How to Get Broken Forklifts Back in Service Faster

Whenever a forklift breaks down, it’s going to have an immediate negative effect on operations. If you have a fleet of forklifts, one less is going to be a nuisance. But when your only forklift is out of service, everything can come to a screeching halt.

Keeping forklifts running efficiently requires due diligence with maintenance and inspections. Anticipating breakdowns and performing the necessary repairs or upkeep before they happen can keep your lift trucks running without failure. Requiring operators to inspect their vehicles before and after every shift can help keep attention focused on vital running operations.

But there are other ways to keep forklifts running longer and returning broken forklifts to service faster.

Order Replacement Parts Before You Need Them

One of the biggest reasons forklifts are kept idle after breakdowns is waiting for replacement parts to arrive. Even if you order parts immediately after a breakdown, it’s still going to take at least several hours — or possibly several days or even weeks — before they arrive. And every minute your forklift isn’t on the job means your operations are suffering.

So why not make an investment in your future by purchasing the most-needed replacement parts ahead of time and keeping them on hand for when you need them? That way you can make the necessary repairs instantly without little to no downtime.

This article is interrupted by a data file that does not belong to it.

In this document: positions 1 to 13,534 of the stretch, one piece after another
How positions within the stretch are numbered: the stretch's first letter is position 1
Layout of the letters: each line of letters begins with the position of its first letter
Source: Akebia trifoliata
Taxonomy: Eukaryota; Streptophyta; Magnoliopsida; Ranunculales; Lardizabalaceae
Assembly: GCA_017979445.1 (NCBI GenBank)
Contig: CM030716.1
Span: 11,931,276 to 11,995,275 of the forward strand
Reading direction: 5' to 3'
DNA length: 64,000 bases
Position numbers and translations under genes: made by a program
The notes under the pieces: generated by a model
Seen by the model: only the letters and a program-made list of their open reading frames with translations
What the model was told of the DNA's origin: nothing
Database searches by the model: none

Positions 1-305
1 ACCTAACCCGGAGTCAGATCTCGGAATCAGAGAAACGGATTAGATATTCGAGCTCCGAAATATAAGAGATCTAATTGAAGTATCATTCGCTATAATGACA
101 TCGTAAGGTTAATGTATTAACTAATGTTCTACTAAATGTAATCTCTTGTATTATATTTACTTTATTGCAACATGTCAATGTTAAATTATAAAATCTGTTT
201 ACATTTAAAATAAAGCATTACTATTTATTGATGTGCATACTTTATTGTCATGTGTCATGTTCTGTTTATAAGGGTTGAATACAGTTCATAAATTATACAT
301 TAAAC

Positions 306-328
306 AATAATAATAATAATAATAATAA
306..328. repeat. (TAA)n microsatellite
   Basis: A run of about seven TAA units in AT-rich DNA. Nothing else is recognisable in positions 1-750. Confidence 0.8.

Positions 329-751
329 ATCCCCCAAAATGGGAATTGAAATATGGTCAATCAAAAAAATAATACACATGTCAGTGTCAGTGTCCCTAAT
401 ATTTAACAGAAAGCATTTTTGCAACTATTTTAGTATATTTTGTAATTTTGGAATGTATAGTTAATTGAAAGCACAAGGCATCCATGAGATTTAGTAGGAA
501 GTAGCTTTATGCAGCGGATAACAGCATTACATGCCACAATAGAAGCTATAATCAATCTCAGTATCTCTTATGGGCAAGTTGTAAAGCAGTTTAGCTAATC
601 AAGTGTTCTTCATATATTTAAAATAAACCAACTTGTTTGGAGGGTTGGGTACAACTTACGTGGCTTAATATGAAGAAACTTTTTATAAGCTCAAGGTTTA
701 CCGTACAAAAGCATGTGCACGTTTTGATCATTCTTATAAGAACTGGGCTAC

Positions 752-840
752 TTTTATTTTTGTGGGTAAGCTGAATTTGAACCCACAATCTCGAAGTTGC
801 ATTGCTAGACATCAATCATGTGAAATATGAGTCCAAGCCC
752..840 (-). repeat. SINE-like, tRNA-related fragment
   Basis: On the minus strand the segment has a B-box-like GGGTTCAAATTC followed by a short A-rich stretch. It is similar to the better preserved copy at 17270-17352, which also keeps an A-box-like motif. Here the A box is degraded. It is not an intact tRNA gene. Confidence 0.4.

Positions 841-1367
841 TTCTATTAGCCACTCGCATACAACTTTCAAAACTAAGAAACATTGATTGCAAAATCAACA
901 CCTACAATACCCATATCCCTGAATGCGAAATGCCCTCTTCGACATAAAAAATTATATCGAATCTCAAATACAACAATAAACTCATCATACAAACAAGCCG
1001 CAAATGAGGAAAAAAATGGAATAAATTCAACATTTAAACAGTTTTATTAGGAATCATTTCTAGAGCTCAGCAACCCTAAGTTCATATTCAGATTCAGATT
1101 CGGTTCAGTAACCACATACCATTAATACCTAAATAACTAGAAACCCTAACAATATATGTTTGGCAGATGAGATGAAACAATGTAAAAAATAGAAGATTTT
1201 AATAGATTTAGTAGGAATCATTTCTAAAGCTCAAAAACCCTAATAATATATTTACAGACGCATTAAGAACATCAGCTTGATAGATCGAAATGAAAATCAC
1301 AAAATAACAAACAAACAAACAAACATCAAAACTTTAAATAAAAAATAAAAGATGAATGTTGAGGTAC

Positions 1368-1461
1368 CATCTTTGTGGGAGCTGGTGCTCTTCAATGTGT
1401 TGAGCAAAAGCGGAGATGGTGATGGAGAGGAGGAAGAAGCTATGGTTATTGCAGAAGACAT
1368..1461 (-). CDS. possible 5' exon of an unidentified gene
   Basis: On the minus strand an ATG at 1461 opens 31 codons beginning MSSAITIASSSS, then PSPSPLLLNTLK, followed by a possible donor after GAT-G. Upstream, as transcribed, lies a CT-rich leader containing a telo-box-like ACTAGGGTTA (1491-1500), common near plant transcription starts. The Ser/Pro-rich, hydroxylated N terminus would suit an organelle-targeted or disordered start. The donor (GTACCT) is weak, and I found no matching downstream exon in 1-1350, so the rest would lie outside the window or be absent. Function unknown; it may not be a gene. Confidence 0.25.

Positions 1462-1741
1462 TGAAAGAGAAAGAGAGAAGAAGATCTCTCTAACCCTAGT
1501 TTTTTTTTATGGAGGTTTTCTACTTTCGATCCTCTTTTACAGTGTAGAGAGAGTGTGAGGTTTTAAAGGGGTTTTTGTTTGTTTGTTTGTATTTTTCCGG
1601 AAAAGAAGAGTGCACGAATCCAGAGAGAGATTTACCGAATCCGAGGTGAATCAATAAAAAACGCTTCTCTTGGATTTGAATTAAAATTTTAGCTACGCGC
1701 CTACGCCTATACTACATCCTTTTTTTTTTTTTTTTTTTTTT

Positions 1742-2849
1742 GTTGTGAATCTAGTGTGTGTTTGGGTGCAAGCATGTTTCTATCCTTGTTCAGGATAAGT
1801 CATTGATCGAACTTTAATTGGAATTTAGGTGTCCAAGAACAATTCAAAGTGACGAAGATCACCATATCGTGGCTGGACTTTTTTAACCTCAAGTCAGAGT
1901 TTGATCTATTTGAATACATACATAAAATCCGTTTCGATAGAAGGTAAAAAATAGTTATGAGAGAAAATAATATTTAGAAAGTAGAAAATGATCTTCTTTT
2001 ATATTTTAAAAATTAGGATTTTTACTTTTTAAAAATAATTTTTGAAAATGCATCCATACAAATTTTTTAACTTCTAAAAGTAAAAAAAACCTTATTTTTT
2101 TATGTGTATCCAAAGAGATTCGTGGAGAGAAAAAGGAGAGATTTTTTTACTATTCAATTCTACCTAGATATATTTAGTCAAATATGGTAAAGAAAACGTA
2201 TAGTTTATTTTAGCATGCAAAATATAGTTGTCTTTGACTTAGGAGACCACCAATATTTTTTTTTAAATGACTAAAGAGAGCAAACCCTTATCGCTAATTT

So how can you tell which parts you should stockpile? It’s simple. Your forklift fleet’s service records should offer insight into which parts are being replaced most frequently. Simply buy those parts, warehouse them, and speed up your return to service to practically zero.

Identify Causes for Failure

A second way to minimize downtime is to figure out why your forklifts are breaking down in the first place. Is it routine wear and tear? Or is it something environmental such as a workplace hazard like a speed bump or low-hanging door frame? If so, identify the problem, fix it, and never have to worry about it again.

Another common cause of forklift breakdowns is driver error. If your operators are mishandling their vehicles by driving them too fast, taking unnecessary shortcuts, or abusing them altogether, improving your training and supervision can reduce repairs and save your business time and money.

Design Flaws

A less likely — but not impossible — cause for breakdowns is engineering or design issues of the forklift itself. Perhaps your forklift has a design or was built with “planned obsolescence” in mind. If so, upgrading to a better-built vehicle could be the best option.

Whatever the cause, forklift breakdowns cost your business money. Minimizing downtime can increase production and boost the bottom line.

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